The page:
PESHAWAR: The government of Pakistan and the Tehreek-i-Taliban Pakistan (TTP) have agreed to extend the ceasefire, this time, indefinitely and continue negotiations to find an end to the nearly two decades of militancy in the tribal border region, it has been reliably learnt.
The extension in ceasefire, which was to come to an end last night, indicates significant progress in talks between the two sides in the Afghan capital Kabul, sources familiar with the development said.
The two sides had agreed to extend the ceasefire and continue peace talks following separate meetings with Mullah Muhammad Hassan Akhund, Acting Prime Minister of the ‘Islamic Emerate of Afghanistan (IEA)’ at his office the other day.
These sources said that in his meetings with the two sides, the soft-spoken septuagenarian leader expressed his desire that the talks and ceasefire should be allowed to continue without any cut-off date.
In a subsequent joint meeting, the two sides agreed to extend the ceasefire indefinitely and pursue negotiations to end the conflict that has seen mass dislocation and killings of thousands of people in Pakistan’s tribal region and the country at large.
IEA spokesman Zabihullah Mujahid and TTP spokesman Muhammad Khurasani had issued statements early this month, announcing extension in the ceasefire till May 30.
No official statement has been issued so far regarding the indefinite extension in ceasefire but Dawn has been able to get confirmation of this significant development.
The development follows days of “intense and extensive negotiations” in the Afghan capital attended by senior level delegations from the two sides that at one point seemed close to breakdown.
IEA’s Acting Minister for Interior Sirajuddin Haqqani, who is the central mediator, helped bring the talks back on track, sources said.
The GoP, sources said, had demonstrated its seriousness by acceding to some of the TTP’s demands and after the IEA suggested it would be important for confidence-building to move from preliminaries to formal and structured negotiations.
The release of prisoners and presidential pardon to two key militant commanders, including TTP Swat spokesman Muslim Khan, was one such demand.
Compensation for the dead and wounded, enforcement of Shariah regulation in Malakand, withdrawal of military from the borders and reversal of Fata merger into Khyber Pakhtunkhwa were key demands from the TTP side, these sources said.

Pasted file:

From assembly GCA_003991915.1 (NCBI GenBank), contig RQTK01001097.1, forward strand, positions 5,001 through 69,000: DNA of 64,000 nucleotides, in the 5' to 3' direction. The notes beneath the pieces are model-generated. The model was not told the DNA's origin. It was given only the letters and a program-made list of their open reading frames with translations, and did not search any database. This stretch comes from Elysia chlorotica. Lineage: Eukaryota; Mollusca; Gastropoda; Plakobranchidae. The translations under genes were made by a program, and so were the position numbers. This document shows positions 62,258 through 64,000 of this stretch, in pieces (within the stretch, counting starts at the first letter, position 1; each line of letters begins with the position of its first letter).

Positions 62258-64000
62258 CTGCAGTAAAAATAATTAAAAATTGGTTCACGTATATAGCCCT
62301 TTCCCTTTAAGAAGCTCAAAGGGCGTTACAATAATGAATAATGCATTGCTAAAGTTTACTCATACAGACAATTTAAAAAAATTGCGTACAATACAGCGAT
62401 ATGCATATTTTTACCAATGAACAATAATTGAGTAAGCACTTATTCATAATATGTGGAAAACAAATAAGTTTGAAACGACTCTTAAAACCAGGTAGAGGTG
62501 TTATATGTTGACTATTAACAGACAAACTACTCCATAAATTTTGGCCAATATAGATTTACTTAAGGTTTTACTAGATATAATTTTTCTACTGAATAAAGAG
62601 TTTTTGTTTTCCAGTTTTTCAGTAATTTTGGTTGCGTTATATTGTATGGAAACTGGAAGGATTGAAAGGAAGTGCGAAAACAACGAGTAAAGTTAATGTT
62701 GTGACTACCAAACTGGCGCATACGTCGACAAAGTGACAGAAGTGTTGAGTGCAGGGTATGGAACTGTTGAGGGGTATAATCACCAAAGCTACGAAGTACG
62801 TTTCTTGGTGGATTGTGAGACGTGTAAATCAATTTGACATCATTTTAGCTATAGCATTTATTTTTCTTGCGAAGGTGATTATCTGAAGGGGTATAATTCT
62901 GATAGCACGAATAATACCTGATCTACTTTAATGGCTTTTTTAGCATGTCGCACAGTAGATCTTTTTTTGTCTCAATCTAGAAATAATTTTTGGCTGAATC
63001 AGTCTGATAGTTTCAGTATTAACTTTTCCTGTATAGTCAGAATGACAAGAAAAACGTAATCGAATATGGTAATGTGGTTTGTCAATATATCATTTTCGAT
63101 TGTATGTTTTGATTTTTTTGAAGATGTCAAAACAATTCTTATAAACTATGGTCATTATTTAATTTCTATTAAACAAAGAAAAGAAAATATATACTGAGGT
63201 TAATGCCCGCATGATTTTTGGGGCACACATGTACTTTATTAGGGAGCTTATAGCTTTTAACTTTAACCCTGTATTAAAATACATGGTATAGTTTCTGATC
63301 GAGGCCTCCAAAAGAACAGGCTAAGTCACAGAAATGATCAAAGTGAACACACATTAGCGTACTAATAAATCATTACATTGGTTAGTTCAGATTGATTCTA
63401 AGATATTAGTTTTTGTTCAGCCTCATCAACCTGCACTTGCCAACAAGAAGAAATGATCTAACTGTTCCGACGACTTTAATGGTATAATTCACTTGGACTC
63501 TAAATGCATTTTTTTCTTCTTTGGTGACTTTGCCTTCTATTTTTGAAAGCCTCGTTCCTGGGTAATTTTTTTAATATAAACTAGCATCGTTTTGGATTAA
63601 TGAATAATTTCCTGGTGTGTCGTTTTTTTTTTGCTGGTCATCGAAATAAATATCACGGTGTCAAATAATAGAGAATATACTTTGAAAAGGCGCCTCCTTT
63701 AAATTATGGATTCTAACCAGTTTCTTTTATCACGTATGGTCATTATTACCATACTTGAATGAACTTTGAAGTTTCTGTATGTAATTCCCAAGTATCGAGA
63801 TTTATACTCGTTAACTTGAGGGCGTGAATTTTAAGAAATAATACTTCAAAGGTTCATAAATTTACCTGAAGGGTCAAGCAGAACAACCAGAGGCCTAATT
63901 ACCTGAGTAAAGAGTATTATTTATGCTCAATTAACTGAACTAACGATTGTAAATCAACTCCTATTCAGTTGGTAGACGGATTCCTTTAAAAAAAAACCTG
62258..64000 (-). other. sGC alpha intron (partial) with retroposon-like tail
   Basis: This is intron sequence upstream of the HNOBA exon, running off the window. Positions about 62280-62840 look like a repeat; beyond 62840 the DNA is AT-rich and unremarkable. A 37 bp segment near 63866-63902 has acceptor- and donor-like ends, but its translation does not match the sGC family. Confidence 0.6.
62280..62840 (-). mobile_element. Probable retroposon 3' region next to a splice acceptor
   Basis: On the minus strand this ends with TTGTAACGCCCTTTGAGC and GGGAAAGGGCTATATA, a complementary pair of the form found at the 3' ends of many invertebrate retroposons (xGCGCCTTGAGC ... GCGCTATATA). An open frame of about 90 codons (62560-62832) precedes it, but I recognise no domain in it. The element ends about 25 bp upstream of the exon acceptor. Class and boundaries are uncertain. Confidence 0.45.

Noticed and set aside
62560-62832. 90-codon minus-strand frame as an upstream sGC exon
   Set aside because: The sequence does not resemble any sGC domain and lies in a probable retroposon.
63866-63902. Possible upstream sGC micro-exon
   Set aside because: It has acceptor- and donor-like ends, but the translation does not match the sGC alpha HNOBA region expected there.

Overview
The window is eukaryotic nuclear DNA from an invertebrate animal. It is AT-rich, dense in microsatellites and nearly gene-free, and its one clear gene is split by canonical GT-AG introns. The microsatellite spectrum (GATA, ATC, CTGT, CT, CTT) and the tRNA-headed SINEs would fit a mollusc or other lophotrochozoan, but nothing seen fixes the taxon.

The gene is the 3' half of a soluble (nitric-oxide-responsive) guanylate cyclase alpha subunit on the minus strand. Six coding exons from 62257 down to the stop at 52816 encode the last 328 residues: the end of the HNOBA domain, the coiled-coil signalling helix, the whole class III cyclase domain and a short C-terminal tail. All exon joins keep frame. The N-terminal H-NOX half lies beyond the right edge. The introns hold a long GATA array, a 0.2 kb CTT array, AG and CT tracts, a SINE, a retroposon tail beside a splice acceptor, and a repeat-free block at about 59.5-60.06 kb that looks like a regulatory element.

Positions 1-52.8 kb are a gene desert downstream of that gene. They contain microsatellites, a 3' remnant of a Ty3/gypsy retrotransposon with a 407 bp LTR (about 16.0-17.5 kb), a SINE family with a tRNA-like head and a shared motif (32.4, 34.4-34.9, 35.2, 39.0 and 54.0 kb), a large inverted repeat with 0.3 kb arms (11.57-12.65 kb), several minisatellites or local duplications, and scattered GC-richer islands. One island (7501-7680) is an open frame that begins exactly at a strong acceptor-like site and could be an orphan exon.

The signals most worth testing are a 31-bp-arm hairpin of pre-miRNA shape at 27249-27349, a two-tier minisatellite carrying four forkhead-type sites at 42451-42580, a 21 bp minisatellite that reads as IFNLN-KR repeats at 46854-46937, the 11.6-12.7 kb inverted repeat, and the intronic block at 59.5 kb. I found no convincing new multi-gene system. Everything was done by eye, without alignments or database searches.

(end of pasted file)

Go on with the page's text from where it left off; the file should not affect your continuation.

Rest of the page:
The Shariah Nizam-i-Adl Regulation, 2009 is still operational in Malakand division. The law was enacted following marathon negotiations with the late Maulana Sufi Muhammad.
The GoP, these sources said, had no issue with some of the TTP’s demand, but two major issues remained challenging: the reversal of Fata merger and the disbandment of the TTP as an armed militant group.
The GoP delegates made it clear that the merger brought about through a constitutional amendment was not up for discussion and that tribal people were the main, important stakeholders.
The TTP on its part had brought documents containing the commitment made by Quaid-i-Azam Mohammad Ali Jinnah with the tribal people guaranteeing their autonomy in an independent Pakistan.
They were told that the reversal of the merger would mean return to the Frontier Crimes Regulation which was a relic of the British Empire and did not contain anything that could be considered ‘Islamic.’ They were asked to identify laws that had been enacted post-merger which they deemed to be in contravention of their customs or the ‘riwaj.’
Besides, the 25th Constitutional Amendment that brought about Fata’s merger into KP is pending before a larger bench of the Supreme Court of Pakistan since March, 2022 on a petition filed by some tribal elders opposed to it.
The disbandment of the TTP is another make-or-break issue, these sources said. The government delegation has made it plain that no armed group would be allowed to enter Pakistan territory or operate as such. Options are being discussed and the IEA is fully on-board in this regard.